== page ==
The Denver Post reports on the federal court banning prosecution of medical marijuana cases.
Federal court bans prosecutions in medical marijuana victory
The federal agency had to show proof that medical marijuana laws of the states were violated in 10 cases in California and Washington before prosecution could continue, demanded a panel of three judges representing the 9th U.S. Circuit Appeals Court.
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Stop wasting money
Congress has barred the Justice Department from spending money on hindering states from regulating the use and sales of medical cannabis, even though cannabis remains an illegal substance under federal law.
The argument of federal prosecutors that Congress only barred legal action against states, but that individuals could still be prosecuted for violating federal law was rejected. The reaction was that prosecutions were preventing states from effectively implementing their own measures.
Judge Diarmuid F. O’Scannlain wrote if prosecution by the Department of Justice continued, accused parties have the right to evidential hearings that will determine if their conduct followed state law, by which the panel means showing evidence that they strictly complied with all the specific conditions required by various states on the use, possession, cultivation and distribution of medical cannabis.
The option to apply for the 9th Circuit to reconsider the case or to go to the U.S. Supreme Court is still being considered by the federal prosecutors, said spokesperson Peter Carr.
Lawyers representing medical cannabis suppliers agree with marijuana activists that the ruling shows significant support for broad legalization of cannabis. Medical and recreational marijuana is legal in 25 states plus the District of Columbia. Additionally, ten more states will decide on legalization in November.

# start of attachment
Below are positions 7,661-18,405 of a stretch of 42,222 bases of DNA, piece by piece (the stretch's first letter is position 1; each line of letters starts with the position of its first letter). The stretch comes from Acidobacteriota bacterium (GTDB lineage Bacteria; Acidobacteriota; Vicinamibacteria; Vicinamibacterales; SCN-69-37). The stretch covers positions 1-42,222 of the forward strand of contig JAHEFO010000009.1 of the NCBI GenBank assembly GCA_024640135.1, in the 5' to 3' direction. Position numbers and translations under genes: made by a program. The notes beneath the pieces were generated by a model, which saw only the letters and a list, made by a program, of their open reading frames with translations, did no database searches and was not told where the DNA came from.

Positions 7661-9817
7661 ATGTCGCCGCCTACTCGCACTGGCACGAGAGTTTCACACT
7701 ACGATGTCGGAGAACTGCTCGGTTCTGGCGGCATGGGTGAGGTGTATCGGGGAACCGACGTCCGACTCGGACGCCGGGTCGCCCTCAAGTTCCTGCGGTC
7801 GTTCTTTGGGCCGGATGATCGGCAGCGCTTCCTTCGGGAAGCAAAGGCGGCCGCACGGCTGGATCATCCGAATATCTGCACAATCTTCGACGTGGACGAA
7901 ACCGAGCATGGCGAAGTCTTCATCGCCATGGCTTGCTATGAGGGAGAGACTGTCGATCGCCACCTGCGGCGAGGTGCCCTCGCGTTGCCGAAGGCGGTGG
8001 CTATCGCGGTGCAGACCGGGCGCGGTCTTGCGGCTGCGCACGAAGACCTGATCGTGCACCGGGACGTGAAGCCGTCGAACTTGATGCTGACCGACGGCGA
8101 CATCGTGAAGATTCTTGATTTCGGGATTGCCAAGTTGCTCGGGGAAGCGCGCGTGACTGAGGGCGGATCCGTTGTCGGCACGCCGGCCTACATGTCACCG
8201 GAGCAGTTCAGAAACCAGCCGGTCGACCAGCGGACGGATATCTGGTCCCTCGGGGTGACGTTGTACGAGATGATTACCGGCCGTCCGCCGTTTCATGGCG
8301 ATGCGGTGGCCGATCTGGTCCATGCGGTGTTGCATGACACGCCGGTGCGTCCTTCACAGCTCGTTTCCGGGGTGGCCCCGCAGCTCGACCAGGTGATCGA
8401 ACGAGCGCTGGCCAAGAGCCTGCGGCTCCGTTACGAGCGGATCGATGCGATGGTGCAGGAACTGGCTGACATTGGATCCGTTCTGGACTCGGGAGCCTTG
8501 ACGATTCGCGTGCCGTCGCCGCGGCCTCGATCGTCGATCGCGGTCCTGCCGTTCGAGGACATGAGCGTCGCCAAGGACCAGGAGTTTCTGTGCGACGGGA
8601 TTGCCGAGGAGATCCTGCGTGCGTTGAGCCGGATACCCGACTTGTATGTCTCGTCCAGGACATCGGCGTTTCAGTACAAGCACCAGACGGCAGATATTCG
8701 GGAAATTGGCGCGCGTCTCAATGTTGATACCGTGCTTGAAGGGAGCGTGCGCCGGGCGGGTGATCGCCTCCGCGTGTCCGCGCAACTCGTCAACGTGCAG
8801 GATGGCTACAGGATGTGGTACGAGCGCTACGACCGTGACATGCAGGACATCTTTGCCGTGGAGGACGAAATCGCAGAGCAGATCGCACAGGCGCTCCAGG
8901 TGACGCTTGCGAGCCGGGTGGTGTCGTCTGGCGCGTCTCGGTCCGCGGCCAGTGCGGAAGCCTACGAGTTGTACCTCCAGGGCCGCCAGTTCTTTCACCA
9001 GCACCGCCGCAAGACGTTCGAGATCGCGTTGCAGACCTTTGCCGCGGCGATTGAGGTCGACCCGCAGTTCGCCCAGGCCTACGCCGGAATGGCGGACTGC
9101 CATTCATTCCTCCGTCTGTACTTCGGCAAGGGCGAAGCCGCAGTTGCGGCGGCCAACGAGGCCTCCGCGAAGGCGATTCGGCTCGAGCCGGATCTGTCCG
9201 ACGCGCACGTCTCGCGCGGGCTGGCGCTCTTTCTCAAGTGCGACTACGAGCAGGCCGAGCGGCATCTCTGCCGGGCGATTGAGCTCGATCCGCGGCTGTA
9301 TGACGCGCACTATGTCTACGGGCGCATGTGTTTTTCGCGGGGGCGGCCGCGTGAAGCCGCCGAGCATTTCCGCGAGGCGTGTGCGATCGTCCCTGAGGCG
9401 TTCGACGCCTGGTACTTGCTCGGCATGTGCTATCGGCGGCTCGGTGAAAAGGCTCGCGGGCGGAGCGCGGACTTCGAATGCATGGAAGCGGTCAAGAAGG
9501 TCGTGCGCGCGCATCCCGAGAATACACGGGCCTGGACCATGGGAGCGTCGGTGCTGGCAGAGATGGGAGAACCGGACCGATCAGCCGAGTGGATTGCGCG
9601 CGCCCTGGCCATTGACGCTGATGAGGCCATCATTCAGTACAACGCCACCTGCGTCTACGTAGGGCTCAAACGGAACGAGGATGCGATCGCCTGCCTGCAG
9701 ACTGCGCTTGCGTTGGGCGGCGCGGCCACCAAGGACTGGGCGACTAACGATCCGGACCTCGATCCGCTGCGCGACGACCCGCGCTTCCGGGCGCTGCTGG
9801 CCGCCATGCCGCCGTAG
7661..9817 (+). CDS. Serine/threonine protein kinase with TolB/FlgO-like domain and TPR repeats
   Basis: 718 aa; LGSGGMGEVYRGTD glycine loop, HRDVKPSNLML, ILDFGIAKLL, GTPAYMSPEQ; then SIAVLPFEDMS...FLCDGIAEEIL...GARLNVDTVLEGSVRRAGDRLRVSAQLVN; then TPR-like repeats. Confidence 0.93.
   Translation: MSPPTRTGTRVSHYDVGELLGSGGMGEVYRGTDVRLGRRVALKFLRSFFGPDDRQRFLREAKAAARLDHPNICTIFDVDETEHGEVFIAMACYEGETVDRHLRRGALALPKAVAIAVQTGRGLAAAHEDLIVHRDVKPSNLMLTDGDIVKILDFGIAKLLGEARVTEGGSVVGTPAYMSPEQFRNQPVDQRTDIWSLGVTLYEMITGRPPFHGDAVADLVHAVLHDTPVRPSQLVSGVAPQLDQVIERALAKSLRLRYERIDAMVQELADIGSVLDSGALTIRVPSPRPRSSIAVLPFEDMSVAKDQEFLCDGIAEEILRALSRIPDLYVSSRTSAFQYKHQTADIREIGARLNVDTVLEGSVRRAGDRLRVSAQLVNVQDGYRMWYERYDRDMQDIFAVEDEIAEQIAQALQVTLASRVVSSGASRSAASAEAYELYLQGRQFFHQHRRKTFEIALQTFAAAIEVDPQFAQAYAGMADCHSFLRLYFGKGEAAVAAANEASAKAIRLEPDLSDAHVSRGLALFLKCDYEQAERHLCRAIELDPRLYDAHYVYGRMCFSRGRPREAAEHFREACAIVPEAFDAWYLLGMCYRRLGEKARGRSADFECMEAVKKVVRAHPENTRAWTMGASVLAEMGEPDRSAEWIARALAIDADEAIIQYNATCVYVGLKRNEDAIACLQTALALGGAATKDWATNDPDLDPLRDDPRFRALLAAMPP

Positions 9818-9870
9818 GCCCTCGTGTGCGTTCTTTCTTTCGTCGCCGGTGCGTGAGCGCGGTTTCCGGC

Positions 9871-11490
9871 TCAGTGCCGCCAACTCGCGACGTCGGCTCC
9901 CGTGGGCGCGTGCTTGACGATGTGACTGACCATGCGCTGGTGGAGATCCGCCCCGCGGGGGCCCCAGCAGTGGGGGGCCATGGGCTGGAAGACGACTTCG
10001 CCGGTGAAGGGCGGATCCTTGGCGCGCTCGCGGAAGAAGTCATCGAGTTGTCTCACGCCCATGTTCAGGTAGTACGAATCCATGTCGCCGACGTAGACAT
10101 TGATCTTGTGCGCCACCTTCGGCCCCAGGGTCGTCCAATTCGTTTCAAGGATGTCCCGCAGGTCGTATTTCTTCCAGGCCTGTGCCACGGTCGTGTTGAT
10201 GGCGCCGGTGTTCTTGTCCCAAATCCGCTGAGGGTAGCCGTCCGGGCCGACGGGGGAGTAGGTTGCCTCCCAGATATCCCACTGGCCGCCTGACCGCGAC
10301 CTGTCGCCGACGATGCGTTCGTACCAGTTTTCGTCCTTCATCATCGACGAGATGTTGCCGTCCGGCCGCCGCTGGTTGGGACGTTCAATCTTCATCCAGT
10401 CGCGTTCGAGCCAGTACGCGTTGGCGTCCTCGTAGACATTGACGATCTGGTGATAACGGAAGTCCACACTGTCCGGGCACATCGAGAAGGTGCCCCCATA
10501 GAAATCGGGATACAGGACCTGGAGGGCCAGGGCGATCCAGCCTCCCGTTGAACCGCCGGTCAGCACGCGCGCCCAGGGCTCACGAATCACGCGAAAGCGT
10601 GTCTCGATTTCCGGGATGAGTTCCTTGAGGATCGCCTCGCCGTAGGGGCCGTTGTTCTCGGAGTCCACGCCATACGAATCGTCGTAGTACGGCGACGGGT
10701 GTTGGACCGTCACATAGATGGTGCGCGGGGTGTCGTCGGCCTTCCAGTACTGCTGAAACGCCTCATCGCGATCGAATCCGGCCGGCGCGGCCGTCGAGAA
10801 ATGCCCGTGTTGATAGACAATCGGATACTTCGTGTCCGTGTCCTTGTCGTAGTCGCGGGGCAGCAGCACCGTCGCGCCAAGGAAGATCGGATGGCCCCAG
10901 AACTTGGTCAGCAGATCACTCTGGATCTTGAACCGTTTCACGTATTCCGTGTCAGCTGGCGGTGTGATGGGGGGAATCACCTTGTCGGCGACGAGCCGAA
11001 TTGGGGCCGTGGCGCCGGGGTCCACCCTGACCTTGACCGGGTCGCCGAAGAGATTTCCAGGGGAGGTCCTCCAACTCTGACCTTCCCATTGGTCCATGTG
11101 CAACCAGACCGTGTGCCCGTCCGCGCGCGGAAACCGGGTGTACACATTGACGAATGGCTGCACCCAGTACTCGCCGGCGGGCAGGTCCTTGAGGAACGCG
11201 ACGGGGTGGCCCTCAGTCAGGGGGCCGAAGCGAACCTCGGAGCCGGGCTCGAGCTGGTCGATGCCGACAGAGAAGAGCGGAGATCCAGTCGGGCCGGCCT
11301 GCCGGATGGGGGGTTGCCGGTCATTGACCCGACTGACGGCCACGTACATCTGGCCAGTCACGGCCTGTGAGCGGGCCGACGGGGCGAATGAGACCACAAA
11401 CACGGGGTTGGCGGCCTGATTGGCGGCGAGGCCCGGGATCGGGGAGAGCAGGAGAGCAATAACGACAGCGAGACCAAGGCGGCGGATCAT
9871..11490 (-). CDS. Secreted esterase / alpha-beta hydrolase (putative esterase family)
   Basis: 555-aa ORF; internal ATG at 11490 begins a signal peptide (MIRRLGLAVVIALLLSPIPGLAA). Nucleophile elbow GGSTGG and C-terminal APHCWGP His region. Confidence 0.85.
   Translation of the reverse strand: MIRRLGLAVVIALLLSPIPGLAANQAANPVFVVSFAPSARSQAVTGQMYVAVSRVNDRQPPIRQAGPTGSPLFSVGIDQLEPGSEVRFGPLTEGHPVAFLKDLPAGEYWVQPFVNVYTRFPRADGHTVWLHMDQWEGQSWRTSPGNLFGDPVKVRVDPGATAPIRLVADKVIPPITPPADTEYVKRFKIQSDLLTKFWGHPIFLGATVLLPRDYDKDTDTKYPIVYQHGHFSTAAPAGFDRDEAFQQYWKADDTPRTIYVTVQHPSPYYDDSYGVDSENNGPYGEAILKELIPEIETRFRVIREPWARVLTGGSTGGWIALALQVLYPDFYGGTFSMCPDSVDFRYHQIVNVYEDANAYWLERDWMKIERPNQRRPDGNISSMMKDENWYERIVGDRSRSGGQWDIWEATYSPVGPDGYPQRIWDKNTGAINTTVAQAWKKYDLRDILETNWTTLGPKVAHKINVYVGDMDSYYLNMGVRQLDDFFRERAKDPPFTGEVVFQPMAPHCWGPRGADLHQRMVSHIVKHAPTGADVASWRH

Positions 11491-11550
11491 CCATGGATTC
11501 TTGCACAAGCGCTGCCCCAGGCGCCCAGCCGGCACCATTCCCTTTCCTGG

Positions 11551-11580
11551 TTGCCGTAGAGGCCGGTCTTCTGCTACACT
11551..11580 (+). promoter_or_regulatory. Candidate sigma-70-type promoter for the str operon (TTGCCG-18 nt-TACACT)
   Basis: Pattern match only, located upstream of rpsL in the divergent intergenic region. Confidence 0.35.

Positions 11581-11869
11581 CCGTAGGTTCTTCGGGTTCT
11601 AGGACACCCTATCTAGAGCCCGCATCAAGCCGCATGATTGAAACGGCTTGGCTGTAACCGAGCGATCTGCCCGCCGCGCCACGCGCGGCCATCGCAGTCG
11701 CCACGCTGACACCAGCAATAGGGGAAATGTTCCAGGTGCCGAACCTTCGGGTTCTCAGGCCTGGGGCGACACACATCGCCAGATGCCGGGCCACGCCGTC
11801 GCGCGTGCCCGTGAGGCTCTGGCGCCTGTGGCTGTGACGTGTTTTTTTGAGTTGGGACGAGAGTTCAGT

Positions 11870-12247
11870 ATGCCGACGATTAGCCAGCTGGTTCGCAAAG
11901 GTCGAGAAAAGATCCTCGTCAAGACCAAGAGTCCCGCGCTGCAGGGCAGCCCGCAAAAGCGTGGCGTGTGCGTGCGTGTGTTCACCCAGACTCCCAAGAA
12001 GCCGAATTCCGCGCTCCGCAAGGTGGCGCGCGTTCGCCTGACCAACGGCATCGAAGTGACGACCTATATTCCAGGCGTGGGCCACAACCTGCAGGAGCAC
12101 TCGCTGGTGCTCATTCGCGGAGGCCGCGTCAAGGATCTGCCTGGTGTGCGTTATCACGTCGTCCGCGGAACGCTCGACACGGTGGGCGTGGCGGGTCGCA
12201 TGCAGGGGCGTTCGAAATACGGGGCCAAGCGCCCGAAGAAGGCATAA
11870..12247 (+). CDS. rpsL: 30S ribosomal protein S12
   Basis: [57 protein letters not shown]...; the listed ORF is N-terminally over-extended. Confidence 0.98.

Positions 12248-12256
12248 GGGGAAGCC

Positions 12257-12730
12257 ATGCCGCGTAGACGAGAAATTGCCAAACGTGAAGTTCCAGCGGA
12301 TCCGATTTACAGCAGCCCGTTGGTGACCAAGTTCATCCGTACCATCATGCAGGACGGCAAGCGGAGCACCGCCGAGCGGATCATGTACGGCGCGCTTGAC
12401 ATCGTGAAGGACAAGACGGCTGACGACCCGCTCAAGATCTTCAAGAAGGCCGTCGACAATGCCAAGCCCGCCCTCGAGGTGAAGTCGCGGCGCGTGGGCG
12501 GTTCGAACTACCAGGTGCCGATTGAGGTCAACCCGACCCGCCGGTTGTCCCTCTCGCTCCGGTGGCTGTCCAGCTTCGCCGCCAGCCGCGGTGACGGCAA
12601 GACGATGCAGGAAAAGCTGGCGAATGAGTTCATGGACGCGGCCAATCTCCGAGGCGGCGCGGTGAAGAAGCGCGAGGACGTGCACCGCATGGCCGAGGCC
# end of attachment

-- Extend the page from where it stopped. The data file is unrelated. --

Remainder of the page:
The beginning of the end
Marc Zilversmit who represents five people operating five stores selling marijuana products in Los Angeles, and nine indoor cultivation site in Los Angeles, and San Francisco said the ruling is the beginning of the end of state medical cannabis growers, dispensaries and patients being prosecuted by federal law.
He and other supporters of medical marijuana said that federal authorities and the Obama administration are still fighting legalization of marijuana. This follows the recent announcement by the Obama administration that marijuana remains a most dangerous drug, but that more research into medical uses of marijuana will be allowed.
The decision was based on a long review by the DEA, and consultation with the Health and Human Services Department, which concluded that marijuana has a high potential for abuse, and no accepted medical use. This means marijuana remains illegal under federal law.
Still frying small fish
Rep. Earl Blumenauer the Democrat from Oregon who was involved in drafting the language barring the Dept. of Justice (DOJ) and the 93 U.S. attorneys across the country from wasting money on prosecution of medical marijuana, said it is clear that the DOJ is slow to understand that lawmakers would prefer prosecutors to go after organized drug syndicates rather than medical cannabis sellers and users.
He further said Congress is becoming more united in accepting that they should not be interfering with states on the medical marijuana issue. “Unfortunately”, he said, “the DEA and 93 U.S. attorneys have people who are still frying small fish.”
Medical marijuana victory
This is great news for medical marijuana and perhaps patients could be left to decide for themselves what is best for them. There is great hope of recovery for many people as medical marijuana has victory. Feel free to leave us your thoughts.